Can A Sinus Infection Cause Eye Pain?

When should I go to the doctor for a sinus infection?

When to see your doctor for sinus infection Make an appointment with your doctor if you have a fever, nasal discharge, congestion, or facial pain that lasts longer than ten days or keeps coming back..

How do you relieve sinus pressure behind the eyes?

Some of the most effective home remedies include:A warm compress. Putting a warm compress on your forehead and over your nose helps open the sinus passages to reduce the swelling.Saline nose spray. … Steam from a hot shower or a bowl of hot water. … A humidifier or vaporizer. … Over-the-counter medications.

What happens if you let a sinus infection go untreated?

What Happens if Sinusitis Isn’t Treated? You’ll have pain and discomfort until it starts to clear up. In rare cases, untreated sinusitis can lead to meningitis, a brain abscess, or an infection of the bone.

Is it possible to have a sinus infection for months?

Chronic sinusitis occurs when the spaces inside your nose and head (sinuses) are swollen and inflamed for three months or longer, despite treatment. This common condition interferes with the way mucus normally drains, and makes your nose stuffy.

What is the drug of choice for sinusitis?

Antimicrobial therapy is the mainstay of medical treatment in sinusitis. The choice of antibiotics depends on whether the sinusitis is acute, chronic, or recurrent. Antibiotic efficacy rates are as follows : Levofloxacin, moxifloxacin, and amoxicillin/clavulanate – Greater than 90%

When should I be concerned about eye pain?

Seek emergency medical care. Call 911 or your local emergency number for eye pain if: It is unusually severe or accompanied by headache, fever or unusual sensitivity to light. Your vision changes suddenly.

Why do my eyeballs hurt?

The takeaway. Eye pain can be distracting and uncomfortable, but it’s common. Bacterial infections, corneal abrasions, and allergic reactions are some possible causes of your eye pain. Using home remedies or over-the-counter eye drops may help ease your pain.

What helps with sinus infection?

Treatments to relieve symptomsSaline nasal spray, which you spray into your nose several times a day to rinse your nasal passages.Nasal corticosteroids. … Decongestants. … OTC pain relievers, such as acetaminophen (Tylenol, others), ibuprofen (Advil, Motrin IB, others) or aspirin.

How do you get rid of a sinus infection in 24 hours?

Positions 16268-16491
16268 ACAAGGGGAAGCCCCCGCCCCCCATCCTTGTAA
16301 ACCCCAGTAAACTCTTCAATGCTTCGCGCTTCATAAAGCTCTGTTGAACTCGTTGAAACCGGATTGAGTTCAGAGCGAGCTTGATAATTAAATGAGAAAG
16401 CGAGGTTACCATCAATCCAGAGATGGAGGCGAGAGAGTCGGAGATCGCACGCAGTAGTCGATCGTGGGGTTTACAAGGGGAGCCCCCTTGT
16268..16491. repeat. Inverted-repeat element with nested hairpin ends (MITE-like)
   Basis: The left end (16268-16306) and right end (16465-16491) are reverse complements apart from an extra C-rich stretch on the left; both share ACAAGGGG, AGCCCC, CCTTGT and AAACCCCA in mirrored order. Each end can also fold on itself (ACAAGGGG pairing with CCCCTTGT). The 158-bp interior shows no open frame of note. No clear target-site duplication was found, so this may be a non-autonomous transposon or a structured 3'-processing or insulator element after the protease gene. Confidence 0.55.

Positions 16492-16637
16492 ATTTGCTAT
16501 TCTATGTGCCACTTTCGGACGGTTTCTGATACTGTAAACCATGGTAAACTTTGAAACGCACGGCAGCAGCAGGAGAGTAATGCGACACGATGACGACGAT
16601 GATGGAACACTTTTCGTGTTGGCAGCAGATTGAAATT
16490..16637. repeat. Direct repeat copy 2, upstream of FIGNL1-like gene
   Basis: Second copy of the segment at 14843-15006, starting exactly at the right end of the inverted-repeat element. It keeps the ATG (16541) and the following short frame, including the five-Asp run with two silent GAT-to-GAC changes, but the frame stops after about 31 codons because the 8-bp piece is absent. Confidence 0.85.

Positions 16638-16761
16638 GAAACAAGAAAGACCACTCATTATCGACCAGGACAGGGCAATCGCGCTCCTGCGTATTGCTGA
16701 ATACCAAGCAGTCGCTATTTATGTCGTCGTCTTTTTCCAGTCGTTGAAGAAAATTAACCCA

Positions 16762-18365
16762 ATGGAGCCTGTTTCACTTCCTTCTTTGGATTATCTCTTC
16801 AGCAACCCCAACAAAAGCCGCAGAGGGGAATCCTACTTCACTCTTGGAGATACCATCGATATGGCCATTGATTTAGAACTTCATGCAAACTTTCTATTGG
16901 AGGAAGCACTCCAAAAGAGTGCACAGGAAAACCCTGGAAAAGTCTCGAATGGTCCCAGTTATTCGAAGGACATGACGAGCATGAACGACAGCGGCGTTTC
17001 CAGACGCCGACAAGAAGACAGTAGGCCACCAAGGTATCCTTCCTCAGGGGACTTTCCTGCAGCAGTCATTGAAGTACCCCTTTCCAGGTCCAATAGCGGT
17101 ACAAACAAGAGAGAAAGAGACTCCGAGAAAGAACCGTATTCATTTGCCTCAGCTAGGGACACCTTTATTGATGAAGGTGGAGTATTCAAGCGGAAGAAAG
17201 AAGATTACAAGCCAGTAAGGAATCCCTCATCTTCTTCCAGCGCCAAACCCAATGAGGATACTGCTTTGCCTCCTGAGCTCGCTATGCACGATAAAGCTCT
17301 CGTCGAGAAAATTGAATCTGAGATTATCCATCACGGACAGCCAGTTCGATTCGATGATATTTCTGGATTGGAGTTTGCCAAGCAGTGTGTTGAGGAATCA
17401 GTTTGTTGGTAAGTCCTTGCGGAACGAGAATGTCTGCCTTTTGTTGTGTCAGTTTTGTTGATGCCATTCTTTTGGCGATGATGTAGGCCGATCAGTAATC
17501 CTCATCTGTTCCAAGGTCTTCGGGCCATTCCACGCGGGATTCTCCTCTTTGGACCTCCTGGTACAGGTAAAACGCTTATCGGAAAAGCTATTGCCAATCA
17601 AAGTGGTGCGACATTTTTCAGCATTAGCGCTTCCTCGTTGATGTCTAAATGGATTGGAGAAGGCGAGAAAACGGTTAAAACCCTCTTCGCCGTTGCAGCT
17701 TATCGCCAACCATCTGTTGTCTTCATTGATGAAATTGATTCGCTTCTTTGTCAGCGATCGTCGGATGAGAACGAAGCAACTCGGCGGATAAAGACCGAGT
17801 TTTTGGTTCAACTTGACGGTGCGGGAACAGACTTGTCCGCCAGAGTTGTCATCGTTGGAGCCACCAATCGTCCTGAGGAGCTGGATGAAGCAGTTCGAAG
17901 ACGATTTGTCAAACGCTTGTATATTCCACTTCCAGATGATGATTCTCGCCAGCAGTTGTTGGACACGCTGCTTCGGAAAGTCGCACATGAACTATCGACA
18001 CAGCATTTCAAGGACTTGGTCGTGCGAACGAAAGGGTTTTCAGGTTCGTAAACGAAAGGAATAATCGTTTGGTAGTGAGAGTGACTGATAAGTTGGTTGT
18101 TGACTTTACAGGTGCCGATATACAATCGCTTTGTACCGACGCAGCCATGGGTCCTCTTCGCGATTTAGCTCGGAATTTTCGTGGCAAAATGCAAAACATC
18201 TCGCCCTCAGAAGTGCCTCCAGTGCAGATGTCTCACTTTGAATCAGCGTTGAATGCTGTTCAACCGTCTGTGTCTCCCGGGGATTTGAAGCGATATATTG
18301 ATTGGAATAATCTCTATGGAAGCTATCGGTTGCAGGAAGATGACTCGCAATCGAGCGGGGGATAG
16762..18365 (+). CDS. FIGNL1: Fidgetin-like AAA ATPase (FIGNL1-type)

But there are some things you can do to try to speed up the recovery process.Drink plenty of water. … Eat foods with antibacterial properties. … Add moisture. … Clear the sinuses with oils. … Use a neti pot. … Ease facial pain with warm compresses. … Use over-the-counter (OTC) medications. … Get a prescription.More items…•

Can a sinus infection cause eye pain and swelling?

With acute sinusitis, it might be difficult to breathe through your nose. The area around your eyes and face might feel swollen, and you might have throbbing facial pain or a headache.

How do you know if you have a bacterial sinus infection?

Symptoms of bacterial sinusitisPressure or pain around the nose, in the forehead, in the cheeks or around the eyes. The pain often gets worse if the affected person bends forward.Discolored, thick nasal discharge.Decreased sense of smell and ability to taste.Stuffy nose.Bad breath.

Can a sinus infection affect your eyes?

Sinus infections cause swelling of the sinus cavities in the bones around the nasal passages and the eyes. Swelling and inflammation can cause pressure on the eyes themselves, resulting in vision distortion, eye pain, and blurred vision.

How do you treat sinus pain in the eye?

You can treat a viral infection by rinsing your nose with a solution of salt and water. This solution is also known as a saline solution. Decongestants and pain relievers can also help relieve your discomfort until the infection goes away. Talk to your doctor if the sinus pressure and other symptoms don’t go away.

What’s the best medication for sinus pressure?

Such OTC medications (Sudafed, others) are available in liquids, tablets and nasal sprays. Pain relievers. Pain caused by pressure buildup in the sinus cavities may be relieved by pain relievers such as acetaminophen (Tylenol, others) or ibuprofen (Advil, Motrin IB, others).

Why won’t my sinus infection go away with antibiotics?

If your sinus infection just won’t go away or keeps coming back, it may be time to see an ear, nose, and throat (ENT) specialist. An ENT treats conditions of the ear, nose, throat, head, face, and neck. It may be time to see an ENT if: You’ve completed several courses of antibiotics without success.

What does sinus infection look like?

redness and swelling of the nasal passages, purulent (pus like) drainage from the nasal passages (the symptom most likely to clinically diagnose a sinus infection), tenderness to percussion (tapping) over the cheeks or forehead region of the sinuses, and. swelling about the eyes and cheeks.